Serve with yellow-brown Umbrian lentils – cooked as for green lentils but substituting real ale, more stock or water for the wine.

Bacon and Potato Salad with Green Celery Leaf and Cider Vinegar

Be sure to chop the celery leaves finely for this warm salad so there is all the flavour and no fibrous texture. This is a perfectly good and economical dish to eat alone – the bacon means you need no other protein, but you could follow it with some cheese and buttered oatcakes.

Serves 4

20 new potatoes

6 rashers of smoked streaky bacon. cut very thin, or the rind cut off

1 teaspoon sugar

1 tablespoon Dijon mustard

175ml/6fl oz light olive oil or sunflower oil

1 tablespoon cider vinegar or apple vinegar

2 tablespoons water

a handful of celery leaves, finely chopped

2 shallots, chopped

sea salt and freshly ground black pepper

Cook the potatoes in boiling water until just tender but not too soft. Drain, cut each one in half and set aside. Meanwhile, cut the rashers in half and put them in a frying pan (with no fat). Place over a medium heat and cook for about 10 minutes, turning once or twice, until crisp as a cracker.

Put the sugar, mustard, oil, vinegar and water in a bowl and mix until well emulsified. Stir in the celery leaves and shallots. Taste and add salt if necessary, then season with black pepper.

Put the potatoes in a big bowl, throw the crisp rashers over the top and pour over the dressing. Mix well. It doesn’t matter if the rashers break up – that way it just tastes better.


Barley Cooked as for Risotto

Pot Barley and Lamb Broth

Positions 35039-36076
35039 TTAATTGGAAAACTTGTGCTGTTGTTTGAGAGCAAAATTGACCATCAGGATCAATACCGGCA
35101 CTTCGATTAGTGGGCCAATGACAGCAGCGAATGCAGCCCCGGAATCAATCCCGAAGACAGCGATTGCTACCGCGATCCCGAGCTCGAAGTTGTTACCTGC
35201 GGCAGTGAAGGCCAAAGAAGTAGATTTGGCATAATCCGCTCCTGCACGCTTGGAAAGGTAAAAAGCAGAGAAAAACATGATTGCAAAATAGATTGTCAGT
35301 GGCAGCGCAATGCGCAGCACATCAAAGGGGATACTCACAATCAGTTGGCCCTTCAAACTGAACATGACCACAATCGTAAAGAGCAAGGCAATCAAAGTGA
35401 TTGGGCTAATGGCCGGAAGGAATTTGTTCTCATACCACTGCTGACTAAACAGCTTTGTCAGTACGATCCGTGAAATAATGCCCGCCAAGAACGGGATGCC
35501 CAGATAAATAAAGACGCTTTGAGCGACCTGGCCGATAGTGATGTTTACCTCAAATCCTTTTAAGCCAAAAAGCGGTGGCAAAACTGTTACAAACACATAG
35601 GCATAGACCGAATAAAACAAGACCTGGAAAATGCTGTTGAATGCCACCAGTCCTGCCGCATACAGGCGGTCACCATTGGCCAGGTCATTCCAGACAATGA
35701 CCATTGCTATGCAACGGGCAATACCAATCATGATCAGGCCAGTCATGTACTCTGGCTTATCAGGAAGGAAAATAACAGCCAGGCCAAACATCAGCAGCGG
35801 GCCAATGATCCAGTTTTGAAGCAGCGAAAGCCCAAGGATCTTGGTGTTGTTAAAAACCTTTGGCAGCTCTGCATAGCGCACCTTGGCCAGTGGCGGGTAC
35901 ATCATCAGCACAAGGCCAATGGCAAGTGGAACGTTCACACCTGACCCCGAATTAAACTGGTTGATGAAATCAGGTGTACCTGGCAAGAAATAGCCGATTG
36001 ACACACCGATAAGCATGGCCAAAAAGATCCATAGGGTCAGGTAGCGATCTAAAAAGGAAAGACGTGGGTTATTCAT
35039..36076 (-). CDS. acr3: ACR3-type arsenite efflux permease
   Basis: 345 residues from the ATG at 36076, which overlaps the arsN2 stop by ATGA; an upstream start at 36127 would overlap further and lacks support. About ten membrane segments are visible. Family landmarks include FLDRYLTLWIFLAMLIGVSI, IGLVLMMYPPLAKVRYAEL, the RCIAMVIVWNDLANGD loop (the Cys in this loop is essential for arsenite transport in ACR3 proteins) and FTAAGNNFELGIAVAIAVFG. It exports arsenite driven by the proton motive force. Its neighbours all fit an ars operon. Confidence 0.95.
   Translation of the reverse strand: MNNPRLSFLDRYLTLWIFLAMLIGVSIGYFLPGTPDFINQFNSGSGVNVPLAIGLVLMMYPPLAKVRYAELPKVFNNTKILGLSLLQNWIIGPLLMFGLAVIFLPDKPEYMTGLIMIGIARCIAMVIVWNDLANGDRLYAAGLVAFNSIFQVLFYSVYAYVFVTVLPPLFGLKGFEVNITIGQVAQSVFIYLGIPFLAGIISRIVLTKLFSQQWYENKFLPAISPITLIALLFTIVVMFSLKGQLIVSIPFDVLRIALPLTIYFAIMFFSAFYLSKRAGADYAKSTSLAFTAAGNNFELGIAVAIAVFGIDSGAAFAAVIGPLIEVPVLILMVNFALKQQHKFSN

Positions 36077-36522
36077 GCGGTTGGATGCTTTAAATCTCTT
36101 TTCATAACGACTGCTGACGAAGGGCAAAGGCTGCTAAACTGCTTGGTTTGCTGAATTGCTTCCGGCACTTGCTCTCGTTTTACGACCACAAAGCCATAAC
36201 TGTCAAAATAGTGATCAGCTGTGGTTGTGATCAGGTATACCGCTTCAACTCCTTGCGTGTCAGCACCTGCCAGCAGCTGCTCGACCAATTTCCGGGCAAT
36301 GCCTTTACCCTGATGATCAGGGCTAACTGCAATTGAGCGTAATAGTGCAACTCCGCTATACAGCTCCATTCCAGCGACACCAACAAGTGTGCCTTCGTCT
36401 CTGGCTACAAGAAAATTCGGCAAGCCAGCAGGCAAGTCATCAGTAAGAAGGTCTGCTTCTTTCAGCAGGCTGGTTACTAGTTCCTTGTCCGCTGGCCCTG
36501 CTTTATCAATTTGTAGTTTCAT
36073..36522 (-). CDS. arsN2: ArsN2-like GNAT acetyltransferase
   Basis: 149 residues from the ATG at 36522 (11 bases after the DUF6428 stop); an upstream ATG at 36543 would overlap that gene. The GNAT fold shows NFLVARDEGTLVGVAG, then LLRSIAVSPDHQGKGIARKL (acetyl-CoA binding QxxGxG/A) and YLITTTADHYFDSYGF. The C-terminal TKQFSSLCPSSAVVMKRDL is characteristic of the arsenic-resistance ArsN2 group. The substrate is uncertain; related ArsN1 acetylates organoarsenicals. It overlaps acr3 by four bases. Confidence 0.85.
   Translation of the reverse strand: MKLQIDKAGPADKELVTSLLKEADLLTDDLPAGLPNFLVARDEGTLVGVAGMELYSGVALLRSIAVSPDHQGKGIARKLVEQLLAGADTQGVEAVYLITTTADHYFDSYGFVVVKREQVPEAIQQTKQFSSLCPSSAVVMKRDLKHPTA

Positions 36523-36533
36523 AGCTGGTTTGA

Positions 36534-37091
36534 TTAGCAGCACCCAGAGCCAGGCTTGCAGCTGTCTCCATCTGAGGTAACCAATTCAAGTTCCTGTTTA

Pearl Barley with Turmeric, Lemon and Black Cardamom

Barley Water (the Queen’s Recipe)

Spiced Barley with Leeks, Root Vegetables, Oregano, Nutmeg, Allspice and Butter

Barley in Breadcrumbs

Superseded by wheat in almost all recipes, and now mainly used in brewing, barley is an ideal grain to rediscover from the annals of lost food plants and bring back into use in modest, everyday recipes. Now is a good time to think about eating grains other than the obvious ones, and to enjoy as many food plants as possible.

Before getting on to the science bit, I have to start by saying that since using new grains in my kitchen, life has got a lot more interesting. After years of pasta, risotto and pilav, suddenly I am tasting something with a totally new feel, scent and taste. I am yet to get some of these new grains past my children, who are happier to fork up basmati and penne. But my mother, who tried to feed us the then unfashionable Puy lentils in the 1970s, provoked a memory that must have steered me towards them when they properly arrived on the scene nearly 20 years later. So now when I put the new grains on the table and hear the inevitable refusal from the children, I know that they hear adults praise the dish, and I hope their curiosity will one day provoke them to have a try. I am sure they will do it when I am not looking, but I have learned that there is no point in making a child eat something when they are not ready.

Discovering, cooking and eating new grains matters. According to scientists at Biodiversity International, the organisation campaigning to preserve the gene bank of ‘lost’ foods, we depend on wheat, rice and maize for 50 per cent of our diet – a fact that challenges human health and opens to question our ability to deal with the effects of climate change. They say that people who eat more diverse diets are less prone to killer diseases, such as cardiovascular illness, cancer and diabetes. They also claim that